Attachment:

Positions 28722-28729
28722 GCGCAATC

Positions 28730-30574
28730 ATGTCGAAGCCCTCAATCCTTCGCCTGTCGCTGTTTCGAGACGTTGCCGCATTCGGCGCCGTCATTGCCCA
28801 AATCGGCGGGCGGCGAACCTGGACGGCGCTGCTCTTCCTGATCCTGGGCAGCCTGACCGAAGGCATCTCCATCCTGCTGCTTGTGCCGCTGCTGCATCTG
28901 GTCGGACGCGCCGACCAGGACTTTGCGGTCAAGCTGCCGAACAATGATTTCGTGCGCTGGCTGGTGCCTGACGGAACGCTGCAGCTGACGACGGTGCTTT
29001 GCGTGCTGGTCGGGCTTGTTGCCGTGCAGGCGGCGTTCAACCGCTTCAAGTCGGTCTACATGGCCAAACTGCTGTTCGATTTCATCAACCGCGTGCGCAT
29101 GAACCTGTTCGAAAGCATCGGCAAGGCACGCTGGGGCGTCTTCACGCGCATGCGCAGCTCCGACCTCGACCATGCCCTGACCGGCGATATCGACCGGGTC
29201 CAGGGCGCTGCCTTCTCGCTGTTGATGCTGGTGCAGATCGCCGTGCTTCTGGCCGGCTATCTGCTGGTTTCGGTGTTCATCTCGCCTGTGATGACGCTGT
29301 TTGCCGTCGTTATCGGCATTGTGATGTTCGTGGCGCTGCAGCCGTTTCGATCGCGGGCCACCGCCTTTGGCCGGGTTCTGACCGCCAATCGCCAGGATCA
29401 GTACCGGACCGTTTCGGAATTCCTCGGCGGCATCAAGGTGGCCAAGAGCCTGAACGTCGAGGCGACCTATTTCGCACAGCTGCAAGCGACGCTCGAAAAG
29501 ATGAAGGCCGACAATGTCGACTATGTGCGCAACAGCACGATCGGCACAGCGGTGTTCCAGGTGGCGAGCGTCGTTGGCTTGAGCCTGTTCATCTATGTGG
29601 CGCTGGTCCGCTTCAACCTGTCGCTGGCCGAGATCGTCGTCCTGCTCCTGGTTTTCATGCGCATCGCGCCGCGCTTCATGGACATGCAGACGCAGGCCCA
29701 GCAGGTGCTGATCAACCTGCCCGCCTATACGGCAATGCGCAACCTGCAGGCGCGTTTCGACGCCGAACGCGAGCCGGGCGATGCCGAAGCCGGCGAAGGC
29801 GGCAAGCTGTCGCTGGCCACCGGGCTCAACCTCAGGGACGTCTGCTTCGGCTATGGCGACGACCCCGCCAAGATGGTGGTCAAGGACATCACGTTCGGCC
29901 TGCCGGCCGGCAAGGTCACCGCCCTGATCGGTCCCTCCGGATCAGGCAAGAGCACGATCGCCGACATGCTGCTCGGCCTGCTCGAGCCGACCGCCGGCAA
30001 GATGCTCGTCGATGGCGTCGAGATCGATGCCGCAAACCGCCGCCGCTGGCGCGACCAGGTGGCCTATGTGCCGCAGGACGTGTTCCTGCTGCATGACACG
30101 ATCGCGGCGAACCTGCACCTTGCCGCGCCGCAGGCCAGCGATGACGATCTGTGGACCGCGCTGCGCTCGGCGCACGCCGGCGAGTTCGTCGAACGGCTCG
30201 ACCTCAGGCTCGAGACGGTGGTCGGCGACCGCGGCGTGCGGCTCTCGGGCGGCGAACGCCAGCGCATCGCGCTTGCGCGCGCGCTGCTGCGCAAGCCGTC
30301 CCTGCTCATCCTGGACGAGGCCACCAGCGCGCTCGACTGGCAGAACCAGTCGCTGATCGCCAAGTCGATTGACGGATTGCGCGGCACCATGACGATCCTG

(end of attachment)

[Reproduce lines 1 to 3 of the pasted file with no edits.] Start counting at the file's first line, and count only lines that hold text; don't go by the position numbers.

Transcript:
Positions 28722-28729
28722 GCGCAATC

Positions 28730-30574